Many decades later, that long dormant seed in my soul was watered, thanks to my wife, Sharon, who opened my eyes not so much to the person I was supposed to become, but the person I came to rediscover. Now, our son Nicholas is preparing to enter the family business after completing a formal education in Wine Business Management.
We hope you enjoy Baiocchi Wines as much as we have enjoyed the long, strange and beautiful trip it has been getting here.
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Hi All! Nick from Baiocchi wines here, thanks for checking out our offer! Greg (owner, winemaker, vineyard manager, etc.) and I will be checking in to help answer any questions and hopefully get you better supplied for the holidays! Also, a couple articles for those interested:
@losthighwayz Happy to help! The Orellana was a 100 case production and the del Maggio was 150. We use all French Oak, about 20% new for these two wines. This is consistent for our portfolio - most wines are 3 - 6 barrel productions (roughly 75-150 cases) - truly handcrafted.
The 2014 Baiocchi Del Maggio was ratted at the recent Socal #51 meetup.
It opened up a little hot but settled down a bit. Good fruit, nice acidity, medium weight. I liked it quite a bit, somewhere in between the the typical grenache or syrah, a nice counter point to the heavier syrah’s lined up that night.
Hopefully someone else took better notes. It’s tough taking the proper time with these bottles at a tasting with 20+ bottles.
I had the opportunity to taste the del Maggio at cortots place. I did not take formal notes but recall noticing the alcohol at first but it did settle down. This is a fruit forward new world take on Grenache. I recall strawberry jam, a medium to long finish and minimal tannins. This is not your Winesmith or Tercero Grenache but this is not a bad thing. The body and style reminded me of Beckmen Grenache if you’re familiar with their style. I am partial to Rhone grapes and Grenache is my favorite. Really considering this offer. I would pair it with BBQ ribs. The $16 per is a great value. Hope this helps.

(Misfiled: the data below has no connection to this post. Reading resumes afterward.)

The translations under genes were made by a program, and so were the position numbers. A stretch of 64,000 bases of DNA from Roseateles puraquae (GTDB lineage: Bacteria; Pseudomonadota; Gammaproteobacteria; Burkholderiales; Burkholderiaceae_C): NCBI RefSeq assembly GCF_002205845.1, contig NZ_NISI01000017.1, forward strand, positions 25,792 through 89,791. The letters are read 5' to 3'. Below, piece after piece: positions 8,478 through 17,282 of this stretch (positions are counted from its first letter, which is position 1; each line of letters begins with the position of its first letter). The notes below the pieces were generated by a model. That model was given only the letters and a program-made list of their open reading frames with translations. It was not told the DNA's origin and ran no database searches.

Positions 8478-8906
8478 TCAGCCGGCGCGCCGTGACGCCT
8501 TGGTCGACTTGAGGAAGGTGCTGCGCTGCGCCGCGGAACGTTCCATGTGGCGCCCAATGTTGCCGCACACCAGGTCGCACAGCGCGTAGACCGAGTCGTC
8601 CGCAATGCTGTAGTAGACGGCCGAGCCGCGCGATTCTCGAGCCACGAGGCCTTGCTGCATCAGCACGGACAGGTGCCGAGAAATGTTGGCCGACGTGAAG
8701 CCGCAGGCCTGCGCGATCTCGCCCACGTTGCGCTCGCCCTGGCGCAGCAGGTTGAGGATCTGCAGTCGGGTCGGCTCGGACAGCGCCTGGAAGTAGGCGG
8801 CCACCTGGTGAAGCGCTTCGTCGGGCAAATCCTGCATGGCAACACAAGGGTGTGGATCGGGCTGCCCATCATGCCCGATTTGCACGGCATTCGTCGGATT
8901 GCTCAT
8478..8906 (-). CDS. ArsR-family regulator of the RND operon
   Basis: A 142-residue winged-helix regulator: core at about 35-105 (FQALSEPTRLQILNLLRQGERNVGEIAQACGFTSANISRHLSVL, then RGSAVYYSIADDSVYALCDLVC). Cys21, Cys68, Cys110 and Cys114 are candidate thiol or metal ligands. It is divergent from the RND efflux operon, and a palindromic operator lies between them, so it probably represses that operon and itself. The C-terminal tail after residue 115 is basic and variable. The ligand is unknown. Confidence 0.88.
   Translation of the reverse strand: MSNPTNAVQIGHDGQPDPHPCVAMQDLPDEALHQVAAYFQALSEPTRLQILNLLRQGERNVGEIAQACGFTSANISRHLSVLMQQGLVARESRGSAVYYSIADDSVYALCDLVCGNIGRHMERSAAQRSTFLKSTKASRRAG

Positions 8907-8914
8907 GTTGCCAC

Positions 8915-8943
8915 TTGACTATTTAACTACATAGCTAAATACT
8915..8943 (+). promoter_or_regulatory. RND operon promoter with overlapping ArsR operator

I was also fortunate to have a sampling of this wine at the gathering. Had a medium to pale tint, the picture I took shows a lighter showing. Immediate floral scent hits the nose and very inviting. There were very low tannins with a slight tartness that didn’t really linger long. I did pick up on a slight chalky taste on the roof of my mouth but nothing to turn me away from the wine. There was some sediment on the last glass but it was mention that may be due to how that type of wine is made? I’m not too familiar with this type of wine, but it was a nice easy drinking wine I would also consider buying.
Sitting in a hotel in Bangkok, Opened my email and see Greg’s wine on Casemates. Their tasting room is across the street from us in Sutter Creek. Stopped in the tasting room a couple of weeks ago and walked out with six bottles of the Orellana. A wonderful wine Jana and I have been enjoying with dinner.
Sorry guys - I now know why i played tag with the fed-ex guy since last Thursday. Him leaving “door tags” and me wondering why he always managed to show up at the various times no one was home. Looks like I was chosen to rat the Del Maggio but it wasn’t actually in my hands until last night and I had no idea WTF was going on.
Surprised not many states are lit up. We need to support small wineries people! This will ensure future offers from small producers, I think. Bet you can’t find this wine at your local supermarket! My two cents.